We began simple, adding fun engaging activities and lessons that helped everyone become comfortable with being on a screen. That is not an easy task for many. I remember laughing at myself often trying to learn how to record myself teaching! I always felt like I developed a great rapport with parents each year, but this experience made me bond & grow with the entire family. Family pets became part of our lessons, grandparents were helping out. I felt like I had SO many people supporting me.
Mrs. Woodruff also worried about the effects of their mental health. “Kindergarten teaches social interaction and many wonderful experiences were not allowed due to the restrictions put in place. That has been a huge gap that I see. Play time has been lost, no toys or board games are all allowed in the room. Playgrounds are closed. Making close friends used to be an easy task, but not this year. They have lacked the interaction."
Tracy Nasuti, Middle School English, 21st year of teaching, NJ
Last spring was really tough. I cried a lot. This year I’ve been in school the whole year with most of my students hybrid and some fully remote. It’s been hard and when I feel like I’ve got something figured out something changes, a new schedule, new guidelines to be followed, a new request from administration. I realized I have to let some things go. I can only do so much and things aren’t going to be perfect. That’s a big hurdle to get over for a lot of teachers. This year there was a lot of new tech, different sites to use and new platforms you could use to get kids interacting with instruction. It was important to try new things and not get upset if it didn’t work.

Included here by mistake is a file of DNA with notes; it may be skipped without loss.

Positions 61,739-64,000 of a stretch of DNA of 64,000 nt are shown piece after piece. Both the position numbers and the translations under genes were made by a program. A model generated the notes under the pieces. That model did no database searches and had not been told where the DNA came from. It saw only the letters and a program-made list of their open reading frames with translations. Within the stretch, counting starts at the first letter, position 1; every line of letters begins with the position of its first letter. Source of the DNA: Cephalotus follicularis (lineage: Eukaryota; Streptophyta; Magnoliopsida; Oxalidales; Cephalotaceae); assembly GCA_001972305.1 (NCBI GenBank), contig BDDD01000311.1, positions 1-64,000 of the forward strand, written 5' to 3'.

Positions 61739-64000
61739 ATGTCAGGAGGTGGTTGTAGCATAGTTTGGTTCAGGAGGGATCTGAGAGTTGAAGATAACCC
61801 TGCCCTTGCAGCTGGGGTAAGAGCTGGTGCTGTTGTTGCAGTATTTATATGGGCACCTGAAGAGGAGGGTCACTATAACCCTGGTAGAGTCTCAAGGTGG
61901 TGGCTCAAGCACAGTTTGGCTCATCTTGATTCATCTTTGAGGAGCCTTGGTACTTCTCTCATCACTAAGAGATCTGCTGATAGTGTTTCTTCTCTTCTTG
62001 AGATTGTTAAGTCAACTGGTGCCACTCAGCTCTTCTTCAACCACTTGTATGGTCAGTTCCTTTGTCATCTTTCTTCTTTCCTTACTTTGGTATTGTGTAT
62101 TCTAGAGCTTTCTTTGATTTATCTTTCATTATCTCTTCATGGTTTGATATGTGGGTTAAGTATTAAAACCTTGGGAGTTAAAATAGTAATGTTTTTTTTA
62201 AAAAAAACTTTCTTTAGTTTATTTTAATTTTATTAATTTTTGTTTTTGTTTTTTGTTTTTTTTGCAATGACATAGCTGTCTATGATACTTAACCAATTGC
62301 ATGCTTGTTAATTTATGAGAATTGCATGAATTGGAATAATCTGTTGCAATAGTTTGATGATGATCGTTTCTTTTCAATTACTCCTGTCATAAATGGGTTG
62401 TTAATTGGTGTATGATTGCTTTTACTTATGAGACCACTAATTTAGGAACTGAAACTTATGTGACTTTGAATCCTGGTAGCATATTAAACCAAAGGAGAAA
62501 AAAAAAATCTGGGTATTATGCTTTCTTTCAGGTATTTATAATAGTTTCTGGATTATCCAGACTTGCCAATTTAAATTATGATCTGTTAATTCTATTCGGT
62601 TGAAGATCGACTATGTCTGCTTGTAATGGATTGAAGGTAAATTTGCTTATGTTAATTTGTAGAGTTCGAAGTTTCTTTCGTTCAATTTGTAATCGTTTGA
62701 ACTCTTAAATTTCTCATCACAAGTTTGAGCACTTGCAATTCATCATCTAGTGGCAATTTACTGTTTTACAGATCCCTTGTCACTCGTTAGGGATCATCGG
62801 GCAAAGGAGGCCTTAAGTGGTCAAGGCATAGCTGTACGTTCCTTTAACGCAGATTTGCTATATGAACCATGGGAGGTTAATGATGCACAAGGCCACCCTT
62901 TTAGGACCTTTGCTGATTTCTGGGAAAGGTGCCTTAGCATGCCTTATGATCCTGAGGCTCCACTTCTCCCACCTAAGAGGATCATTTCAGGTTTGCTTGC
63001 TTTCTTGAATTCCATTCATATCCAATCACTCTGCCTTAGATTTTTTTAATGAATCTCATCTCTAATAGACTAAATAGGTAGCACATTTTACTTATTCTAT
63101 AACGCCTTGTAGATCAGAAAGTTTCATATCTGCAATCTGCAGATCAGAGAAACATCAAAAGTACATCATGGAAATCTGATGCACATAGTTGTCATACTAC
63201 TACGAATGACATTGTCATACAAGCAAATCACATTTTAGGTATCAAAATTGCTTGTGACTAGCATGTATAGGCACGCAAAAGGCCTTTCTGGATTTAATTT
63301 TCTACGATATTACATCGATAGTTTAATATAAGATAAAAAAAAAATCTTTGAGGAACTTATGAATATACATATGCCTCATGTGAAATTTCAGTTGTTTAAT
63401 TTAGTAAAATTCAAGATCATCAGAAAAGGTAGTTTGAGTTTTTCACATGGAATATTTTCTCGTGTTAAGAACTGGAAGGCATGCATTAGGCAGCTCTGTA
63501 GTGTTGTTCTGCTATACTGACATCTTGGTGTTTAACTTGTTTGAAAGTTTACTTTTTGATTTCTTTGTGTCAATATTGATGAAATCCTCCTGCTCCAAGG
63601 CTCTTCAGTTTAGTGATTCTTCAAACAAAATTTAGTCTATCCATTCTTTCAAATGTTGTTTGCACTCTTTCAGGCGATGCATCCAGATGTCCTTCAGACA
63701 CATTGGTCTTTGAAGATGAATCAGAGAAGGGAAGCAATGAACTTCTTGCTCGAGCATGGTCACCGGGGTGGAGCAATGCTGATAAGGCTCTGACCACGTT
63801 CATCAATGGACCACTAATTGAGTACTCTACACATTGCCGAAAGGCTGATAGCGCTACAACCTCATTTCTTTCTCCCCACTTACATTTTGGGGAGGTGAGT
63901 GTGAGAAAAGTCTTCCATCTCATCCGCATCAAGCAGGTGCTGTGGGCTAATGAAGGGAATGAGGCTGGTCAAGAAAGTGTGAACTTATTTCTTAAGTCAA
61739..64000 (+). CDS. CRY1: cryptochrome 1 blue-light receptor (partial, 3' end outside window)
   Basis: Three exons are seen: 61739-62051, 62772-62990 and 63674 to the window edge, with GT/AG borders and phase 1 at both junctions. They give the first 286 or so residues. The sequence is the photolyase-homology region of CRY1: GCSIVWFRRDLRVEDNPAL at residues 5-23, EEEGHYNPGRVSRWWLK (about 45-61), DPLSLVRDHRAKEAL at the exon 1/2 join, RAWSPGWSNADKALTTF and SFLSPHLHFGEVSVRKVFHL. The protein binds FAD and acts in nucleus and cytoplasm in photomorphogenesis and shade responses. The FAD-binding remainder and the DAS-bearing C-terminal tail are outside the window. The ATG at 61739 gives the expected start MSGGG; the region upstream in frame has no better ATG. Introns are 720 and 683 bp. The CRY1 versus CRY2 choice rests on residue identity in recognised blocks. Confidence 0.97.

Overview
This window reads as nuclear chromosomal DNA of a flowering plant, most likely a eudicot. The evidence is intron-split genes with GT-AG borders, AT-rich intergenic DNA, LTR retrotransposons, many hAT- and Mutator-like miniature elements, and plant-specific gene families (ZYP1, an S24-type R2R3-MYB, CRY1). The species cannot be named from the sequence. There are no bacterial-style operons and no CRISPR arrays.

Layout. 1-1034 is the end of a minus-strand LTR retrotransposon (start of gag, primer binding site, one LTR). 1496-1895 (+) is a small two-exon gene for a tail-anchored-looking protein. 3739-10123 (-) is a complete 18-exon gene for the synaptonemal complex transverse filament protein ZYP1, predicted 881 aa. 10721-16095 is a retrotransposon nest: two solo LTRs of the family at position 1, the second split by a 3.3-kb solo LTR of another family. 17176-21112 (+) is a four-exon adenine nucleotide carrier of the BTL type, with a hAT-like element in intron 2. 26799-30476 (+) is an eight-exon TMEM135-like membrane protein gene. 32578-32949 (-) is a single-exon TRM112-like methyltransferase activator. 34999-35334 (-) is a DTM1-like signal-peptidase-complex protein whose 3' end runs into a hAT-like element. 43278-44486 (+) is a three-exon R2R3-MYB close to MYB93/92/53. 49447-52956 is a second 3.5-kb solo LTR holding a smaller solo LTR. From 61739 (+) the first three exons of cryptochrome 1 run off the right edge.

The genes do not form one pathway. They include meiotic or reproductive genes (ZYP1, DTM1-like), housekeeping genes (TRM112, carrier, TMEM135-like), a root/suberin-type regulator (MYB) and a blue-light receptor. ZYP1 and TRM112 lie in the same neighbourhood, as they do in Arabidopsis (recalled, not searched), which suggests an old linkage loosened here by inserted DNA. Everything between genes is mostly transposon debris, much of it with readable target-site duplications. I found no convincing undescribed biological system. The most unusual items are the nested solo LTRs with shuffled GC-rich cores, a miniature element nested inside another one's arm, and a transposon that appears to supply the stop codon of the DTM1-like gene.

Making connections with students individually is the most important thing. I knew this before but this past year has validated that over and over.
I think if people took a moment to acknowledge what teachers have done for kids this year it would mean a lot. I’ve had a couple of parents send me sincere emails thanking me for something I did and that meant a lot, more than they probably realized. We continue to learn new things to develop our art of teaching. I think if people remembered that and recognized the professional work teachers do that would make a big difference. Mrs. Nasuti
One lesson learned… be proud of what you accomplished each day. This is all new for all of us. Teachers just need to feel appreciated, it’s that simple! I feel like many realize how hard we are working. Our job description changed over night and we battled through. There will be gaps in learning but teachers will do what they do best.. teach to the individual needs of our students. Mrs. Woodruff
Having support from so many parents and the community means a lot. At the beginning we were superheroes, then as it went on it seemed that we were being blamed for a lot. It’s definitely been hard and you just need to focus on the positive and not let the negative get to you. Mrs. Espenschied
As the school year comes into its final semester, we thank all the 3.6 million teachers for their dedication to making a difference in the lives of our children. Help your school celebrate teachers by setting up a Give InKind page to show your appreciation and support, and send a Give InKind curated teacher appreciation gift box today.